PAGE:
N Korea Talks Face to Face with S Korea – Will Participate in 2018 Winter Games
South Korean President Moon Jae-in has been looking for a way to engage with the North since his election last May, and the 2018 Winter Olympics seem to have provided that opportunity.
North Korean officials spoke with their southern counterparts on Tuesday in a rare face-to-face meeting that ended with the North’s promise to participate in the Winter Olympics, which will take place in South Korea in February. The meeting was the first of its kind in more than two years. It took place in Panmunjom, a “truce village” located just steps from the North-South border.
The talks were an important step forward in easing tensions between the two countries, but South Korea was unable to engage the North about its nuclear weapons program. There mere suggestion of the topic was met with anger.
“All our cutting-edge weapons…are not targeting our Korean brothers, China, or Russia – but the United States,” stated North Korean representative Ri Son Kwon. “If we begin talking about these issues, then today’s good results might be reduced to nothing.”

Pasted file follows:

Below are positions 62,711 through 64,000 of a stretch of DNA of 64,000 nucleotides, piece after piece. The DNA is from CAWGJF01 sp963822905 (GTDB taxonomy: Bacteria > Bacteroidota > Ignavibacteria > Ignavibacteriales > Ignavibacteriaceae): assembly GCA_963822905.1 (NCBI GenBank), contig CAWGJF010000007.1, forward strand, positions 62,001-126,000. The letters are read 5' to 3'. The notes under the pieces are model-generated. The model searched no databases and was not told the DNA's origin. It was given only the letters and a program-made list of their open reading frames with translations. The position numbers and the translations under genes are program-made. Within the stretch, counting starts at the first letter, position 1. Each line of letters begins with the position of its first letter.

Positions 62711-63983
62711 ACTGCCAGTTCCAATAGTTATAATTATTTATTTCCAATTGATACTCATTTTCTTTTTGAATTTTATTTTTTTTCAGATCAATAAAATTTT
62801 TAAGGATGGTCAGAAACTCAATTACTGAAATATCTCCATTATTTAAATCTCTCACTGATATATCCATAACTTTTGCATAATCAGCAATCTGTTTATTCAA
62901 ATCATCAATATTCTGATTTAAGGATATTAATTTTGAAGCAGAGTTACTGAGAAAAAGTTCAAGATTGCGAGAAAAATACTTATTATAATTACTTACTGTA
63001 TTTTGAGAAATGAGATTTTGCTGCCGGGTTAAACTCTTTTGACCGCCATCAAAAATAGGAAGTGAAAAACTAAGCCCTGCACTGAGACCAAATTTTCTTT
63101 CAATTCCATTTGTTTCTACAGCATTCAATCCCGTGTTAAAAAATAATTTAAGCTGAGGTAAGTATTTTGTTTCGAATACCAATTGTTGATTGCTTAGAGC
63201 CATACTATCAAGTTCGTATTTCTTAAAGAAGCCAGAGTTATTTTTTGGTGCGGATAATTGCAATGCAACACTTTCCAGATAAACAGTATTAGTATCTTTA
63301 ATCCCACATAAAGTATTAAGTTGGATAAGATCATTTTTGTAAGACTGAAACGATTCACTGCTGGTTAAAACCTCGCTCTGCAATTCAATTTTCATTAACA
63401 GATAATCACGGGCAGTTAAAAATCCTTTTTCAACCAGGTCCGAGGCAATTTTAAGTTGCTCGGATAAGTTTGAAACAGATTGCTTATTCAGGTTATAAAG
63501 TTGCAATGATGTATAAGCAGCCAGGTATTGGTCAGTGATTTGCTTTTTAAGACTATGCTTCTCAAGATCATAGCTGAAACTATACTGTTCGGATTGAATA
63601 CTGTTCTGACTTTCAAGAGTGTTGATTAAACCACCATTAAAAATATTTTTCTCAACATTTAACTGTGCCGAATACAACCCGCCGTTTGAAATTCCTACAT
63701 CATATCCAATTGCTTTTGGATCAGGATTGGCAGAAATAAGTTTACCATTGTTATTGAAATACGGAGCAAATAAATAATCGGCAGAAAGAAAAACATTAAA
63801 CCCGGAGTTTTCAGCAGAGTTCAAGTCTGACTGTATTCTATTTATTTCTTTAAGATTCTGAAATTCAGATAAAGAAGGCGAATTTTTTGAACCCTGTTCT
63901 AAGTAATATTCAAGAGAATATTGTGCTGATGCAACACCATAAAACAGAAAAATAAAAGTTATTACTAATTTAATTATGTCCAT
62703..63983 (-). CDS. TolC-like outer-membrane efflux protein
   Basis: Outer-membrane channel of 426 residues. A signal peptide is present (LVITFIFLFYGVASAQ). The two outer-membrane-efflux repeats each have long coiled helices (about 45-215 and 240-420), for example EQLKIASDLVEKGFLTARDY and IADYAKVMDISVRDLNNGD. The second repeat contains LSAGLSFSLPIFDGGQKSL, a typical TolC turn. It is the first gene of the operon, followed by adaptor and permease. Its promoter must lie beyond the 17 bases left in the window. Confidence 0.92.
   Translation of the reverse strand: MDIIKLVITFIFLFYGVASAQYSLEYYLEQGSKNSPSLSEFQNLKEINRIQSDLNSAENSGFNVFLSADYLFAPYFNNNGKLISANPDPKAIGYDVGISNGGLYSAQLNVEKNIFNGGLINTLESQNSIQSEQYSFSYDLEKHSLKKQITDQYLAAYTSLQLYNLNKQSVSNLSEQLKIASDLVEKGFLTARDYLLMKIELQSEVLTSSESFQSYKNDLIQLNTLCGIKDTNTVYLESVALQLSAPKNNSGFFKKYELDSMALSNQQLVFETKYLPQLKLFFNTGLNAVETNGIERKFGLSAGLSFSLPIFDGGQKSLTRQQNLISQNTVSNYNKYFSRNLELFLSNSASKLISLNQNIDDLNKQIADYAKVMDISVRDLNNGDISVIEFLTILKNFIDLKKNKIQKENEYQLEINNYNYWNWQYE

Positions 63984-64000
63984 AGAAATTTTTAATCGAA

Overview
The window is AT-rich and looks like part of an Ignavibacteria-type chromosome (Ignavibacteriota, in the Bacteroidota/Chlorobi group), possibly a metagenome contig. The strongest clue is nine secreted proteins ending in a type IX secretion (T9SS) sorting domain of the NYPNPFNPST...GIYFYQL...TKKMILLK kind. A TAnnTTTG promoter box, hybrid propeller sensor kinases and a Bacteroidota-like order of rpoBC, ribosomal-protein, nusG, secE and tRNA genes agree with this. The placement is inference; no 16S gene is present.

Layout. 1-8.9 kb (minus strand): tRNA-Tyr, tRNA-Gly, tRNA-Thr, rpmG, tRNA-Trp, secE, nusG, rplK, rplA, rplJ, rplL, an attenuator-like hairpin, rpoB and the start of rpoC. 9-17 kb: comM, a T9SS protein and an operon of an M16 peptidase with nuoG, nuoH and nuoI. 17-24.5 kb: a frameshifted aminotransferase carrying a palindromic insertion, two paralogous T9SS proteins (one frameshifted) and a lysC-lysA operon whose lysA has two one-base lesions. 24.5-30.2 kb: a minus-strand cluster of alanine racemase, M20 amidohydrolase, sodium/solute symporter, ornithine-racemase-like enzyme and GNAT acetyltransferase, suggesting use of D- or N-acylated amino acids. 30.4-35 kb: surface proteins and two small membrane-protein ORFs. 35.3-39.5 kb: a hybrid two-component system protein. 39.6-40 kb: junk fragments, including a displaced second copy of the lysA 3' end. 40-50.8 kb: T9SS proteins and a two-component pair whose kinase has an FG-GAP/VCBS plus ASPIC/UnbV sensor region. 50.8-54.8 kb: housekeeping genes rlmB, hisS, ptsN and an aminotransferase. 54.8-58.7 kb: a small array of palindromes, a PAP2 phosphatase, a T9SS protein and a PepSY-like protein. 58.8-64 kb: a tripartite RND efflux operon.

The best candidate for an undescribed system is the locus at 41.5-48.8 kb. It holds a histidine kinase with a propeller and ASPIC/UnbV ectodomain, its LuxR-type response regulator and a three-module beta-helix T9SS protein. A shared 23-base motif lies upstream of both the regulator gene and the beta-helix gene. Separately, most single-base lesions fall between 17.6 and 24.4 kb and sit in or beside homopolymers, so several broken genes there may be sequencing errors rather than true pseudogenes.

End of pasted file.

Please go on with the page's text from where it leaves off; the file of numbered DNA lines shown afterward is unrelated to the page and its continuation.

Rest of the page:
South Korean diplomat Chun Hae-sung told reporters the two countries had agreed to reopen a key military channel that had been shut off in 2016. This is the second channel to be reopened this month. Both parties committed to future talks in order to “improve inter-Korean relations” and “ease the current military tension.”
South Korea has suggested that athletes from both countries march together in the Opening Ceremony to present an appearance of unity and that family members separated by the DMZ be allowed to see each other for February’s Lunar New Year.
Seoul has portrayed Tuesday’s meeting as a significant step forward in bilateral relations, but it is unclear whether the North will pursue the opportunity with any sincerity.
“The most important spirit of the inter-Korean talks is mutual respect,” said South Korean unification minister Cho Myoung-gyon.
South Korea has agreed to suspend certain sanctions in order to allow North Korean athletes to participate in the Olympics and has even managed to persuade the US to postpone annual military exercises until the completion of the Games in March. Further niceties threaten to alienate the Trump Administration, which has been pushing a campaign of “maximum pressure” in an effort to denuclearize the Kim regime.
Washington, Beijing, and Tokyo all welcomed the meeting as a positive step, but some believe North Korea’s cooperation with the South is nothing more than an effort to disrupt the South’s alliance with the US.
In his January 1st address, Kim said he has a “nuclear button” to launch missiles at any target in the US.